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Exploring Kurdish Culture in Nashville

Posted by on Thursday, November 5, 2015 in Academics, Culture, Diversity, Food.

Disclaimer: Skip this post if you’re tired of me talking about food.

One of my favorite classes this semester is an anthropology course: “Food, Identity, and Culture.” I hadn’t realized that there were whole anthropological departments devoted to the study of food and its importance in various cultures. Our class readings are full of interesting prospectives on food and its roles in society — from ethnographies on how McDonalds is viewed differently in various cultures, to pieces on cultural food colonialism and why it is taboo in so many societies to eat pork. In addition to hosting food documentary / movie screenings once every couple of weeks, Professor Ross (who has a food blog) also showed us interesting videos (clarinets made out of carrots are apparently a thing), taught us how to challenge our assumptions about food in culture, and helped us view “simple” concepts such as what is healthy and unhealthy in a more nuanced light.

Our class broke up into groups to do a little research project on Kurdish food and culture (fun fact: Nashville has the second largest Kurdish population outside of Kurdistan!!) Each of us was paired up with a Kurdish woman in the community (my group was put with Fatemeh, an Iranian who immigrated in 1997), and we went to their houses to interview them, went shopping with them at Kurdish markets, and eventually helped / watched them cook and had full Kurdish meals in their houses.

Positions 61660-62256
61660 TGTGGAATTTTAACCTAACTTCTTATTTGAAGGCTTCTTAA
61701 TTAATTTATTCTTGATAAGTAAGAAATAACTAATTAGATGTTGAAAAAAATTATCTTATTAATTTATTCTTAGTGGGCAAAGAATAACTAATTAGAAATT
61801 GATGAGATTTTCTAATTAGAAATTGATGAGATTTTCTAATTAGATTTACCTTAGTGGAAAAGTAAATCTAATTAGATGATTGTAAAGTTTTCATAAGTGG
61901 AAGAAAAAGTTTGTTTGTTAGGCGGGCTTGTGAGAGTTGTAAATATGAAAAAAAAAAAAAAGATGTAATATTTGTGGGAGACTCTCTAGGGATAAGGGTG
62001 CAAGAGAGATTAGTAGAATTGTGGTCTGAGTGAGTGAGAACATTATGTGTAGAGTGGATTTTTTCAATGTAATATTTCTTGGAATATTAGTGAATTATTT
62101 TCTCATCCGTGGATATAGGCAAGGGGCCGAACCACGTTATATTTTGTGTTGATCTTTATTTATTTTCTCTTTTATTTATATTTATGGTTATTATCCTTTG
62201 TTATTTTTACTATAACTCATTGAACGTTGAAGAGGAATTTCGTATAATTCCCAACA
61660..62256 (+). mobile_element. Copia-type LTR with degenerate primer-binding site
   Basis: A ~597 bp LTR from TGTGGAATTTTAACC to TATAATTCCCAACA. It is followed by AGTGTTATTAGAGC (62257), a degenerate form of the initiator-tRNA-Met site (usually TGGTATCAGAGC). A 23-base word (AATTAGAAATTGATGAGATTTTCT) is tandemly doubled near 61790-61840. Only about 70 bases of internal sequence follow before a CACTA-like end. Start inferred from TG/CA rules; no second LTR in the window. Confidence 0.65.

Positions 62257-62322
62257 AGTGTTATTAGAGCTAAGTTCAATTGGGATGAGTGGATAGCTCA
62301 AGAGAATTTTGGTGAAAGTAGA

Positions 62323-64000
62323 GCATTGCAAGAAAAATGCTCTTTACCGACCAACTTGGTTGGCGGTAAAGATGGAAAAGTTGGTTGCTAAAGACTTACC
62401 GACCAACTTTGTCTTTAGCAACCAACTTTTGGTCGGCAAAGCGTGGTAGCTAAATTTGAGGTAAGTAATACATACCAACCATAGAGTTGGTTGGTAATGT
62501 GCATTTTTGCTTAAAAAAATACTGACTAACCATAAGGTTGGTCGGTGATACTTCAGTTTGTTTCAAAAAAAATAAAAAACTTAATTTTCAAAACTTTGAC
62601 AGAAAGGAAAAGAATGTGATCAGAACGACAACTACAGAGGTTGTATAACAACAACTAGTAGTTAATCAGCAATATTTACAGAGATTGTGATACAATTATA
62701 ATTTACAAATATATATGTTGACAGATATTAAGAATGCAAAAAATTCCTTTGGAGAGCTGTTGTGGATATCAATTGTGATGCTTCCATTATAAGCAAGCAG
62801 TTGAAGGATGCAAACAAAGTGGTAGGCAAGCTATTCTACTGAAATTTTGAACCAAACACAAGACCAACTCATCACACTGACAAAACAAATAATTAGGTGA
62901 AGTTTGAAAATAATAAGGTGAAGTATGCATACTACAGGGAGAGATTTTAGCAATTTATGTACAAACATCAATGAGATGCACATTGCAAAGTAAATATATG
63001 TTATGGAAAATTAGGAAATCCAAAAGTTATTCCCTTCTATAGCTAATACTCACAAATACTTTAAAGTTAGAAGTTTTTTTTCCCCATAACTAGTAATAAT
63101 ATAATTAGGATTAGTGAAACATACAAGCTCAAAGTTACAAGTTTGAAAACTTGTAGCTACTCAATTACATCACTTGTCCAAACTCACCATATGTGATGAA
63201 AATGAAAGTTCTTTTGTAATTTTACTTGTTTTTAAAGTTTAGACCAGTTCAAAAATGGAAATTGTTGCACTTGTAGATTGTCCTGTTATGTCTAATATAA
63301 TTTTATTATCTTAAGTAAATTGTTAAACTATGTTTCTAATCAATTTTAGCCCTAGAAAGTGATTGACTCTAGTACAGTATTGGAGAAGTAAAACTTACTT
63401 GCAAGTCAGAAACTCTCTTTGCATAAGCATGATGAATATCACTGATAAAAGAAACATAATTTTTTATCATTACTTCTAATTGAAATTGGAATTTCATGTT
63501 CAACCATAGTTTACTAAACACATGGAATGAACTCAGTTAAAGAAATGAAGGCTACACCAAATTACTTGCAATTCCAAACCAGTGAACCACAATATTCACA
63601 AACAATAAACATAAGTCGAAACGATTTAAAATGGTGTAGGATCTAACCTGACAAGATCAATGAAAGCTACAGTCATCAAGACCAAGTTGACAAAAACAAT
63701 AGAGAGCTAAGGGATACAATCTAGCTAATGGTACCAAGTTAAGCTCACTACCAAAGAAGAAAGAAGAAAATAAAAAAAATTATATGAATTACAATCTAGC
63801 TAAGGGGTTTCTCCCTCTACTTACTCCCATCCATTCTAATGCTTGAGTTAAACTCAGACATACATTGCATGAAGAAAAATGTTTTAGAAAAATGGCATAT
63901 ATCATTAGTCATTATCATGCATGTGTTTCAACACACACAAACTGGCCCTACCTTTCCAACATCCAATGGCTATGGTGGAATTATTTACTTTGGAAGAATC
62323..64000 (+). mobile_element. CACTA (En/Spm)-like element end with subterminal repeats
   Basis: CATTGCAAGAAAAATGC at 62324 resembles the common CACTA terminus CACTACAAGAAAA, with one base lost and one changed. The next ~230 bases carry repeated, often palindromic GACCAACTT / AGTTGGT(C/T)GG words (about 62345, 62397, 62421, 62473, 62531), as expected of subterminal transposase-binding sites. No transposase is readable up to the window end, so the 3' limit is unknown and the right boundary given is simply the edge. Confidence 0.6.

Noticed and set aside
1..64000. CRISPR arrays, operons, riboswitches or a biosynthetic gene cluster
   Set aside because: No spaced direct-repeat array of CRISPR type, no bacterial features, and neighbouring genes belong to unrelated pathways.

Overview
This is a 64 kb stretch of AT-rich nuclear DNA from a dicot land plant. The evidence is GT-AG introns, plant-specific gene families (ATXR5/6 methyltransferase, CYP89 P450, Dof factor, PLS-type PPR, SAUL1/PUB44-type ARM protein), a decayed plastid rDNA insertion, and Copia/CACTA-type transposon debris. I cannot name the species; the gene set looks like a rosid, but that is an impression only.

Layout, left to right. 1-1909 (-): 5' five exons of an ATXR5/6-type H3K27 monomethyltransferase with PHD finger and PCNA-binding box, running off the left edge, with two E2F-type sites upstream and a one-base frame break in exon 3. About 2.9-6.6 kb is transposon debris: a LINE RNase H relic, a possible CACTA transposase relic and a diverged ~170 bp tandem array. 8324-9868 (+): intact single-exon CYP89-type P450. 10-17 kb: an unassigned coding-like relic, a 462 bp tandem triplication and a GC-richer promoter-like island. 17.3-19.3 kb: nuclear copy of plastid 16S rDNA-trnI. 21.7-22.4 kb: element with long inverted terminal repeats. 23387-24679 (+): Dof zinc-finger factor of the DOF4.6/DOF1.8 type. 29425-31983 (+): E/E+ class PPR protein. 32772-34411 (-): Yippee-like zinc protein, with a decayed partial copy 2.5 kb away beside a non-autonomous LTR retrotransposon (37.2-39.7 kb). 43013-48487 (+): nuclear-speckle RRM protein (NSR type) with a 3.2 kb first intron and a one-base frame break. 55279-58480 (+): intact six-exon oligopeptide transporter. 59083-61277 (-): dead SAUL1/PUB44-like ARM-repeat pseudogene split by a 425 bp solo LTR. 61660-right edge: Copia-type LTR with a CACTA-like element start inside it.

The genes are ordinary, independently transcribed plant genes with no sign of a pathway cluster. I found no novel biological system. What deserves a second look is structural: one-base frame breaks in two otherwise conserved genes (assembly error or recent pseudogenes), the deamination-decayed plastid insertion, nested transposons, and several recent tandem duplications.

The Botan Kurdish Market
We cooked soup on this huge gas stove in her garage - Fatemeh said that this is the soup that people always request whenever she hosts dinners at her house.
Rice with saffron and cranberries imported from Iran!
The final result!! This picture didn't capture all the dishes on the table -- but there was a LOT of food!!
Tender lamb shank, rice with lima beans, and potatoes -- probably my favorite dish
Fatemeh cooking 5 dishes casually at once.

Even though the food was amazing, the thing I appreciated most was Fatemeh opening her home up to us and taking time out of her busy schedule to share her history and culture with us. She was so incredibly kind and hospitable, and I was able to have an experience that I would probably never have if it weren’t for this class. Being able to take classes that both fit my interests and challenge me to think more critically about seemingly prosaic topics such as food has been such a blessing here at Vanderbilt. If this is the type of class I’m taking my first-year, I can’t wait to see what the next 7 semesters will offer!

As always, please e-mail me with any questions about food or any other important things <3

Thanks for reading and I promise my next post won’t be about food! (Maybe).



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